Institutional Responses to State Merit Aid Programs: The Case of Florida Community Colleges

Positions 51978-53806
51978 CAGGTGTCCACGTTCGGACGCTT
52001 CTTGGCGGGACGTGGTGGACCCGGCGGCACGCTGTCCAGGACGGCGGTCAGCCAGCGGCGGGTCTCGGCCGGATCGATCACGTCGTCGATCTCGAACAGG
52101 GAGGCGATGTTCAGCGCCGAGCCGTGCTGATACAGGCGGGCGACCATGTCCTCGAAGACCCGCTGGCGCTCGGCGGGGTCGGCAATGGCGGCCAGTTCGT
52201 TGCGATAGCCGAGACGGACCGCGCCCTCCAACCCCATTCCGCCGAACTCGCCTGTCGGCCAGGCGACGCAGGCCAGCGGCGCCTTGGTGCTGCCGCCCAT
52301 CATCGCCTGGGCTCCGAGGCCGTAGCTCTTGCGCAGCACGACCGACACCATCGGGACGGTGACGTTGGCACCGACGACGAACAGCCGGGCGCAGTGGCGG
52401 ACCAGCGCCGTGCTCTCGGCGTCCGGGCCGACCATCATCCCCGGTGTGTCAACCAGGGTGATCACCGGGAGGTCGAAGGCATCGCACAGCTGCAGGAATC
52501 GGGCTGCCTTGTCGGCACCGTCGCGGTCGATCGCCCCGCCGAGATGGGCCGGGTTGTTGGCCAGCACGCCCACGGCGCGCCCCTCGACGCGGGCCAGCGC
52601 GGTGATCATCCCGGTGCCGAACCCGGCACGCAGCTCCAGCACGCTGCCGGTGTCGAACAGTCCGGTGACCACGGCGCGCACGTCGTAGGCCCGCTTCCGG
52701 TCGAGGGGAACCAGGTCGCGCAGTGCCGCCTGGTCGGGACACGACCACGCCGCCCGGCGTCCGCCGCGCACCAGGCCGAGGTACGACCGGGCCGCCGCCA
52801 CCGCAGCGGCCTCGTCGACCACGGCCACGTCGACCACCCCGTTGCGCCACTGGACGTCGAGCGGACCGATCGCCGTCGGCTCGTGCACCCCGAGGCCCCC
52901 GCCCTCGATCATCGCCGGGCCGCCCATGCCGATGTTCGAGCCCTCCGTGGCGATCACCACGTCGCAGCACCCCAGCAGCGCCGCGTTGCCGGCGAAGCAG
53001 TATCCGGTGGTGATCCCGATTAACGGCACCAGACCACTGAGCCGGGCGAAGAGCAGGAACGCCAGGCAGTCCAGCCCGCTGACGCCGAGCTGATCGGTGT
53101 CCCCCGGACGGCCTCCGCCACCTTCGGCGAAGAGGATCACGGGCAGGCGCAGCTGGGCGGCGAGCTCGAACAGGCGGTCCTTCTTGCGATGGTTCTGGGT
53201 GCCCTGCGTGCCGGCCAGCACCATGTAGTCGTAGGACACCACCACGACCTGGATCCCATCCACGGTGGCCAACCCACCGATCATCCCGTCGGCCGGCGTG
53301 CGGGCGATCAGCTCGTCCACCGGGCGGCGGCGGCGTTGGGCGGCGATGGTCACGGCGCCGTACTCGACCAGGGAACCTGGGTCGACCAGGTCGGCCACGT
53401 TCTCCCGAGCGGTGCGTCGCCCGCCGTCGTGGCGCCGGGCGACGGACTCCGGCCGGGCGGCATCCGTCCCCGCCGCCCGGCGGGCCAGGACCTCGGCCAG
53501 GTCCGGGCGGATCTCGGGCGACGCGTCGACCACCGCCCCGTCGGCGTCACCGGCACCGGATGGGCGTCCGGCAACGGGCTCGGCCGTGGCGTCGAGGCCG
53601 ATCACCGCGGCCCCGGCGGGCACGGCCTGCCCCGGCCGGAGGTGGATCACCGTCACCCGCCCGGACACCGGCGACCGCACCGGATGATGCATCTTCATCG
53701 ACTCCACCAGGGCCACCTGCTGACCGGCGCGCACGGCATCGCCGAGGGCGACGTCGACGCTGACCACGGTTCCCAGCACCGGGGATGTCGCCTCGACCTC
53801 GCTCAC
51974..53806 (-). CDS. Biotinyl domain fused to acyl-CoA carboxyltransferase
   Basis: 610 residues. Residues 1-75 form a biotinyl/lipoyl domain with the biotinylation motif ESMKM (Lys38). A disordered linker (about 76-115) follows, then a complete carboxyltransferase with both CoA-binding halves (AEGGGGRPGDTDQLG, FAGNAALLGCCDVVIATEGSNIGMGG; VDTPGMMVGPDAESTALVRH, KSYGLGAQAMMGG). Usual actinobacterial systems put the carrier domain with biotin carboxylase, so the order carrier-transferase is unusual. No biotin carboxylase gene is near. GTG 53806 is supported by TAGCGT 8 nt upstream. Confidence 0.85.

This study estimates the effects of a state merit aid program on community colleges by using the introduction of the Florida Bright Futures Scholarship program as a natural experiment. It examines the effects of the program in terms of institutional aid, tuition pricing, and as a re-sorting mechanism for high ability students. The results suggest that community colleges do not increase students' charges to capture additional revenues, nor do they substitute state aid for institutional aid. Contrary to what was expected, institutions apparently use the scholarship program as an "ability marker" to provide additional financial aid to high ability students. Although we find no statistical evidence that the community college system is losing high ability students, there is strong support for heterogeneity in the program effect across institutions that depends on measures of the level of competition within each college's educational marketplace.
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